Leningrad 1 Light/Exposure Meter Boxed


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Condition: Excellent

Leningrad 1 Light/Exposure Meter, Boxed

Supplied in original box & leather case/lanyard with a Passport, which appears to be a certificate of ownership like a warranty card. The writing is in Russian!

Maker: Leningrad
Model: YU 11 (Ñ 11)
Circa: 1950
Cell type: Selenium
Measure type: reflecting/averaging; 2D incident with attachment

Needle moves but looks unacurate

General Leningrad 1 Information

This is a Leningrad 1, officially just a Leningrad since its successors hadn't come out yet (there would be several). It got its name from the city where it was made, in the "Vibrator factory" (a vibrator was an old type of AC electrical transformer). This was common practice in Russia: there are Moscow and Sverdlovsk meters as well.

It bears a very strong resemblance to Metrawatt products, in particular the Horvex 2. The Russians didn't like to spend much on R&D for civilian goods; I believe they took Metrawatt designs and tweaked them for Russian consumption.

Another tell-tale: on the back there are two extra holes which match up to the width of the holes on the Horvex 2, which is where you plug the auxiliary booster in. The Horvex has a mark on the dial to compensate if you are using the booster. This one lacks that mark so I believe it was never intended to take the accessory—but I think the electronics may be there for it anyway. Someday I'll get the booster and try it out.

It's not exactly a Horvex 2, though. The casing is a little different and it lacks the little finger notches on the case sides underneath the dial. I suspect that this is an earlier Metrawatt model than the Horvex 2—one that didn't get exported to the West.

On this meter, everything's in cyrillic and the film speed index is GOST (which means "state standard"). GOST was a geometric-progression speed and closely analgous to ASA. The export versions had the roman alphabet and ASA instead of GOST. Most likely the domestic and import meters are identical except for the case markings, and the calculator wheel's GOST and ASA scales are identical.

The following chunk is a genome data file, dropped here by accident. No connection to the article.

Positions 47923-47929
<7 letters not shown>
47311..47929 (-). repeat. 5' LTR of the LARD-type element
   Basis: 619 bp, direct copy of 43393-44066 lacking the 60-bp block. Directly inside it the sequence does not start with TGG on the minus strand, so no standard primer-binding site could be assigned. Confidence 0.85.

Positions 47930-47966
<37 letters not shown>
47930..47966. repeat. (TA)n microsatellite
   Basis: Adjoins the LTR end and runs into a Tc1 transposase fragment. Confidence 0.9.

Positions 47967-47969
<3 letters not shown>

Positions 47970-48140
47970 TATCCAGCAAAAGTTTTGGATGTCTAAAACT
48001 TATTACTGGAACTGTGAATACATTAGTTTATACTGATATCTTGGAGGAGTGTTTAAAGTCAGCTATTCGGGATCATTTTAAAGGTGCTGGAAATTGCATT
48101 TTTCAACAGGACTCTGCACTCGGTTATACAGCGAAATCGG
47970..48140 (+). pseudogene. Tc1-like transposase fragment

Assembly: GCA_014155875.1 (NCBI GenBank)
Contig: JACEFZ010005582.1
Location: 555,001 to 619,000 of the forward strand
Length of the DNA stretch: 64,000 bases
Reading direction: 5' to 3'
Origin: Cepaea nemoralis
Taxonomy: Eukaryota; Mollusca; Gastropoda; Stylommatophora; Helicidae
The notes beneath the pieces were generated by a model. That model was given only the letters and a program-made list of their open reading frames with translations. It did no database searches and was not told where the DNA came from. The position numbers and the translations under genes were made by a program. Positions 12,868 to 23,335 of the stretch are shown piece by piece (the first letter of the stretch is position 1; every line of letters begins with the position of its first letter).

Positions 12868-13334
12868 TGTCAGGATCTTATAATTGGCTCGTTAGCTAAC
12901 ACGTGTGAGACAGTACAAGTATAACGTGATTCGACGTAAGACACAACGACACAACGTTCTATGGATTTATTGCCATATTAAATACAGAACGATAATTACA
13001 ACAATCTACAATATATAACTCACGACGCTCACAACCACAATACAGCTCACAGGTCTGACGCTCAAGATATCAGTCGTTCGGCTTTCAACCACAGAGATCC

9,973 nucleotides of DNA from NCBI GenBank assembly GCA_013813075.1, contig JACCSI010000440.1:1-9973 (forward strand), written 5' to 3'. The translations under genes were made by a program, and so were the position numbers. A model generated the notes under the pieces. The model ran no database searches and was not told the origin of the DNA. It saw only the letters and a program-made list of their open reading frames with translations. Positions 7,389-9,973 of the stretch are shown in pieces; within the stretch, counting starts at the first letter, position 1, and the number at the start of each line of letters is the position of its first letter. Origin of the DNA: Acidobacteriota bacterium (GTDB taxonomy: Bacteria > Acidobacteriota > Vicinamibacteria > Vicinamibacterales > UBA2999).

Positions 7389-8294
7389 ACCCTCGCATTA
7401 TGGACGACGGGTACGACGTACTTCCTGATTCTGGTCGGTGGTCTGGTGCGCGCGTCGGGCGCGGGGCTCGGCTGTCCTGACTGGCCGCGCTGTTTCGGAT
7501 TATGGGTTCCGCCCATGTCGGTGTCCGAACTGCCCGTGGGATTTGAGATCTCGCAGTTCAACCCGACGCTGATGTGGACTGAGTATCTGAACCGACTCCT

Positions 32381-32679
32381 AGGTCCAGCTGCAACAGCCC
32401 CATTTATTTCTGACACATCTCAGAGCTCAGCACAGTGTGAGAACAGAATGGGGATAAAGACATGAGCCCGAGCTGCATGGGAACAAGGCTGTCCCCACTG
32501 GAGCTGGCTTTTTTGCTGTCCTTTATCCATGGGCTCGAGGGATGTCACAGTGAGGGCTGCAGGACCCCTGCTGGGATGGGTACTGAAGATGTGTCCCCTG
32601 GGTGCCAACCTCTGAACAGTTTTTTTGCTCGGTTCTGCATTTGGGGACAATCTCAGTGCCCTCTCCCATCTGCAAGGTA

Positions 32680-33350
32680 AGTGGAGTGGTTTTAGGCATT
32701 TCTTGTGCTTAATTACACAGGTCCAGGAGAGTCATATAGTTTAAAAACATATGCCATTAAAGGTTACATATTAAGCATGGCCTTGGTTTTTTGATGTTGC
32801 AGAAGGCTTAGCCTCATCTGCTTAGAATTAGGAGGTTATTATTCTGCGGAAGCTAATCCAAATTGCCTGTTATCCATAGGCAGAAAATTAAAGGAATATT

Camera House Price: £20.00

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The Leningrad 1 Light/Exposure Meter Boxed is shown in Accessories > Vintage Camera Accessories.

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Looking after your camera

Use a Camera Bag

A camera bag does more than just protect the camera against scratches and dust: It keeps it safe from rain because many are waterproof on the outside.

Be Very Careful Around the LCD Screen and Camera Lens

Use only special equipment to clean your camera’s LCD screen and camera lens. Buy a special cleaning kit that includes liquid solutions, microfiber cloths and brushes that have been specially designed to clean your camera lens.

Never Leave Your Batteries in Your Camera for Too Long
Many camera batteries are now alkaline or lithium formats. If you keep your camera with the batteries inside of it in a moist area, then the batteries can get corrosive. So if you’re thinking about just putting your camera on the shelf for several months, do yourself a favor and remove them.

Turn Your Camera Off Prior to Doing Anything

Before you do anything to your camera, always keep in mind that it should be turned off first. No matter what it is—swapping lenses, changing memory cards or disconnecting or attaching cables—your camera should be turned off.

Cold and Wet Weather Can Wreak Havoc on Your Camera Body
Take your camera out only in a waterproof bag. If the weather’s unusually cold, just wrap your camera in a plastic bag that has silica desiccant packets for the reduction of moisture. It’s also a smart idea to have a soft towel with you to wipe off any moisture, just in case it should get on your camera.

Good Memory Card Care Is Good Camera Care

Only transport your memory cards inside of a protective caseMake sure the memory cards stay dust-free at all times. When removing memory cards, make sure you do so indoors or in non-dusty situations.
Make sure that you keep memory cards only in cool places. Never keep them in places where they may heat up, like dashboards or glove compartments.
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Use a Filter to Protect Your Camera Lens

The lens of your camera is naturally fragile. As such, it’s susceptible to scratches, cracks, dents…you name it. A UV filter will not only will you give your lens a fighting chance, but you’ll also enhance the quality of your pictures.

Condensation Can Be Controlled

Condensation normally happens when you move your camera between different temperatures.
Allow your camera a chance to naturally get used to the hotter environment. Don’t place it inside a closed plastic bag when transporting it between different temperatures! Just let the camera sit in the humid temperature for a while, until condensation disappears.
If this still doesn’t get rid of all of it, you can utilize a soft cloth to wipe away any remaining moisture and marks left behind from the condensation.